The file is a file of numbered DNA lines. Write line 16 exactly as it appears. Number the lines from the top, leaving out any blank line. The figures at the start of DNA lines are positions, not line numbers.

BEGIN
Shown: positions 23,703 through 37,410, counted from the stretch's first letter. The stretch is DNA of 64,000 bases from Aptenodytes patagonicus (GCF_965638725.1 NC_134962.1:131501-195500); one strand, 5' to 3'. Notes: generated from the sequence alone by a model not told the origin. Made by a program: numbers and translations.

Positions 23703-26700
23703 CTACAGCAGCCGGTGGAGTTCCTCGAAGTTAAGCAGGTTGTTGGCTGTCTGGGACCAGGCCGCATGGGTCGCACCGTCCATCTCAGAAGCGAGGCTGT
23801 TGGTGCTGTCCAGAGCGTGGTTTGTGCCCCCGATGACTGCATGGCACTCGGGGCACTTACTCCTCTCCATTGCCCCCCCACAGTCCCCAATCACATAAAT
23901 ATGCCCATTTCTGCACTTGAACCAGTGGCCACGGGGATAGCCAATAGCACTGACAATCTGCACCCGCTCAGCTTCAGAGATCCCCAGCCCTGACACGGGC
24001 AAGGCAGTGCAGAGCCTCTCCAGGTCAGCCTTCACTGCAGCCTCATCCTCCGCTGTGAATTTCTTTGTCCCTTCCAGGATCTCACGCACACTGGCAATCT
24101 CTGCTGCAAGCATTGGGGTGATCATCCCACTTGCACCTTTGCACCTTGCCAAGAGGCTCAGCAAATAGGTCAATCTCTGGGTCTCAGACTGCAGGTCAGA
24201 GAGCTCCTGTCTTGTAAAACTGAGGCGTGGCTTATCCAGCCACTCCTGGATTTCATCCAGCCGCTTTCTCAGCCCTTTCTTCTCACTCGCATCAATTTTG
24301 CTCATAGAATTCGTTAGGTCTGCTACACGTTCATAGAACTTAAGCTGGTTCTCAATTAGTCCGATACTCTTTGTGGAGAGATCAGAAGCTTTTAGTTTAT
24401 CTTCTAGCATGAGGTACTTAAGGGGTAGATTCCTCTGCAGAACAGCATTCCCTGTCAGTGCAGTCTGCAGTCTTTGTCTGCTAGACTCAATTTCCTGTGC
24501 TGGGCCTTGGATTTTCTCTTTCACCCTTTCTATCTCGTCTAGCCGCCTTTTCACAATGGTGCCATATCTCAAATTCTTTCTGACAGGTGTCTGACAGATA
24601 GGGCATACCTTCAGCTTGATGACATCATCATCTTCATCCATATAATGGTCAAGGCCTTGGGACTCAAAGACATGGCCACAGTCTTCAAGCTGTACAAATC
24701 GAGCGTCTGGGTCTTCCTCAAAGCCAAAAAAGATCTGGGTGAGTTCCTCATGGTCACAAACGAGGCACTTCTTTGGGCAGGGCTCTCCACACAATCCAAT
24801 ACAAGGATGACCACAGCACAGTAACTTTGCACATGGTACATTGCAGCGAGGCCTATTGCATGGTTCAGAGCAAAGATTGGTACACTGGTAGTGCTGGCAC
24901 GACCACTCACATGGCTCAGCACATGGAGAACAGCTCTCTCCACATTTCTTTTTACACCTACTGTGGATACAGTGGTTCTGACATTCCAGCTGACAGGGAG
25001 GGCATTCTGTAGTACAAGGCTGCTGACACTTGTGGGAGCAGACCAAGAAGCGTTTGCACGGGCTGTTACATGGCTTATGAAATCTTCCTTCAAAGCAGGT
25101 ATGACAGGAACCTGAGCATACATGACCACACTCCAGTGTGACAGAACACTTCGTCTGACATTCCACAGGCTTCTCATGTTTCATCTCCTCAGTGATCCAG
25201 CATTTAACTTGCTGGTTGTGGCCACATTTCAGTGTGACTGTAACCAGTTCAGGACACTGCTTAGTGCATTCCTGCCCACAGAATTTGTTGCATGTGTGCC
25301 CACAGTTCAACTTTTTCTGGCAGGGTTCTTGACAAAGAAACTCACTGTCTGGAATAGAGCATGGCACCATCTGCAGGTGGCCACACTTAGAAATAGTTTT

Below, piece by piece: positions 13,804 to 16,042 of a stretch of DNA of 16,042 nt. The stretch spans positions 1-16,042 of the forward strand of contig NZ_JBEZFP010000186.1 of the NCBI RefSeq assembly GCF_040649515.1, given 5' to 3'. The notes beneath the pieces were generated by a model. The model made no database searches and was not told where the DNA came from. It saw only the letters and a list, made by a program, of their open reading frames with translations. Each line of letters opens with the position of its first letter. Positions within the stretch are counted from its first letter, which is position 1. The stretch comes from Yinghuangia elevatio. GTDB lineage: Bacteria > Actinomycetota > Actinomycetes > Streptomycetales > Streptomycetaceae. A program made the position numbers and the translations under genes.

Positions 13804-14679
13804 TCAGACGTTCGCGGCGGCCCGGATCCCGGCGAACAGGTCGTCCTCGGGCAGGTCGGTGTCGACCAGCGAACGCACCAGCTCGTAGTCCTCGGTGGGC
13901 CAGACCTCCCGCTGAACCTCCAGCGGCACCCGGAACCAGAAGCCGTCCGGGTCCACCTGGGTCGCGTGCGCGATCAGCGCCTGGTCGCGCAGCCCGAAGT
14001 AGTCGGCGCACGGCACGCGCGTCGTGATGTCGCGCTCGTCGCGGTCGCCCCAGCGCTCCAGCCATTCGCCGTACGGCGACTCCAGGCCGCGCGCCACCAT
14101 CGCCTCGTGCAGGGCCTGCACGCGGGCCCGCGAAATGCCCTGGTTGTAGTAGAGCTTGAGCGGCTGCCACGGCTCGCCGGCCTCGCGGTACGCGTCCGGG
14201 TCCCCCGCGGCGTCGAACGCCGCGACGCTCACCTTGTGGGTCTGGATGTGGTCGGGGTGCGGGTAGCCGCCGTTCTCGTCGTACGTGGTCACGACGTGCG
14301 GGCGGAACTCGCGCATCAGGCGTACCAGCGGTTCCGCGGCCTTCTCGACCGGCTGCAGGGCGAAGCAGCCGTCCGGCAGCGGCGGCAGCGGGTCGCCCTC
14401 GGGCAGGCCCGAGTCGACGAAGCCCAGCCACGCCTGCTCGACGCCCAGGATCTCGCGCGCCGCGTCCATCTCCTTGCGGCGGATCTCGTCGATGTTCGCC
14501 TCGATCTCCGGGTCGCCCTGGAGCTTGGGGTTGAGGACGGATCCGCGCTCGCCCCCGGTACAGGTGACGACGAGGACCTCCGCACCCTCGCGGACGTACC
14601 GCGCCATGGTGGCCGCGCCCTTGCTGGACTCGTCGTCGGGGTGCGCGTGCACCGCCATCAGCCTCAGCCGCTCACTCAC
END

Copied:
25001 GGCATTCTGTAGTACAAGGCTGCTGACACTTGTGGGAGCAGACCAAGAAGCGTTTGCACGGGCTGTTACATGGCTTATGAAATCTTCCTTCAAAGCAGGT